Abstract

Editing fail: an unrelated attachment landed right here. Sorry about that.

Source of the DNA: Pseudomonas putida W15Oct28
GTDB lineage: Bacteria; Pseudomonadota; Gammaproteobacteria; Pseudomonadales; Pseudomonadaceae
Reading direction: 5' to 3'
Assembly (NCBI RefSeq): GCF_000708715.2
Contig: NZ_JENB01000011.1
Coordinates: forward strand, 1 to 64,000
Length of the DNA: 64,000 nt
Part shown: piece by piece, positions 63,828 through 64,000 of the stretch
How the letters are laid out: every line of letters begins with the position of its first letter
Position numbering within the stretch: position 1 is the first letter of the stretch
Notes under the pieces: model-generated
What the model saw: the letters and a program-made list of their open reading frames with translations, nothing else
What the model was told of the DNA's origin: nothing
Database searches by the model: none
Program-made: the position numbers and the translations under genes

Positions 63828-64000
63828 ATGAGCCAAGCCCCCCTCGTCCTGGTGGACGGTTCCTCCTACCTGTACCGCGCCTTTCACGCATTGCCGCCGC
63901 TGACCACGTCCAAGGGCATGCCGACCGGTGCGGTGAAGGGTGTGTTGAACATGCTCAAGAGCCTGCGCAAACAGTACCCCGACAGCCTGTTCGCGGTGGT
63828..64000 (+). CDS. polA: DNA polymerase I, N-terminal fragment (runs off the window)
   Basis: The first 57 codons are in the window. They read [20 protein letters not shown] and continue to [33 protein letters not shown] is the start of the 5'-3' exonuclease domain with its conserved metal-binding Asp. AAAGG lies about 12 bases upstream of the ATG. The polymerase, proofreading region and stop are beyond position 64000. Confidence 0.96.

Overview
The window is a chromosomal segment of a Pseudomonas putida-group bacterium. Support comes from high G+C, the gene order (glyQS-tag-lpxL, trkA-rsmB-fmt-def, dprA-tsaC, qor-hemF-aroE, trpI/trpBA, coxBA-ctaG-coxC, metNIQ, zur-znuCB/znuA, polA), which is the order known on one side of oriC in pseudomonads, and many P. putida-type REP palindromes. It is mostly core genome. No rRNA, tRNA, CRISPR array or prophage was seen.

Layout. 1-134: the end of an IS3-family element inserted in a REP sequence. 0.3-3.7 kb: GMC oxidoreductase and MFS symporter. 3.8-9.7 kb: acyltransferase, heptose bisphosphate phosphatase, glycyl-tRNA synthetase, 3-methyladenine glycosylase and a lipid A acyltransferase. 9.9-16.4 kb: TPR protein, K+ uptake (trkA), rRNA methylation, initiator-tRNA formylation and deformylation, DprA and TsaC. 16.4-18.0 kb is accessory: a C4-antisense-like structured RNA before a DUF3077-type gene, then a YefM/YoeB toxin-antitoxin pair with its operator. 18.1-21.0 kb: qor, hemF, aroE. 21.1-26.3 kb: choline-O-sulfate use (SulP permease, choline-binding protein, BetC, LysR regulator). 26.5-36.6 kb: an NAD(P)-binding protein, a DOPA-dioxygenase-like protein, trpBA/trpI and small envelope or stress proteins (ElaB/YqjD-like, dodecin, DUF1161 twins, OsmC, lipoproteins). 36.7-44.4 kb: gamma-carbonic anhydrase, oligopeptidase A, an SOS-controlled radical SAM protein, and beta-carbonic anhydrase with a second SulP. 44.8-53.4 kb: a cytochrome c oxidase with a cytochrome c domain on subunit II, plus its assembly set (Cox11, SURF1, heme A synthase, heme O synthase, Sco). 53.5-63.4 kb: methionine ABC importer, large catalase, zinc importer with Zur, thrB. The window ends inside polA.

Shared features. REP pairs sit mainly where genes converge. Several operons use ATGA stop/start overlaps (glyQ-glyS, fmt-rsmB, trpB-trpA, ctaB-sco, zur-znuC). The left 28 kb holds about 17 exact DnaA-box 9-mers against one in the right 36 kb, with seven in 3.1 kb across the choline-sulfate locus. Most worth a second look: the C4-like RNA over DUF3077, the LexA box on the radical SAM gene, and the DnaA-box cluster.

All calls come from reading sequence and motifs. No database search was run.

Ion microprobe analysis with a sub-micrometer diameter spot reveals a sharp, 2 μm gradient in oxygen isotope ratio proving that oxygen diffusion in zircon is slow even under prolonged high-grade metamorphism. The data are consistent with an oxygen diffusion coefficient of 10−23.5±1 cm2/s. Furthermore, this gradient is found in a zircon that contains clear textural evidence of recrystallization in nearby regions. This finding shows that through careful textural and chemical analysis, primary information can be extracted from a zircon that has also undergone partial recrystallization. The oxygen isotope ratios found in zircon have been used to infer magmatic and pre-magmatic histories, including the presence of liquid water on the surface of earliest Earth. Recently, these interpretations have been questioned with the assertion that zircon may not retain its primary oxygen isotope signature through metamorphism. The slow diffusion confirmed by these results supports interpretations that assume preservation of magmatic compositions.

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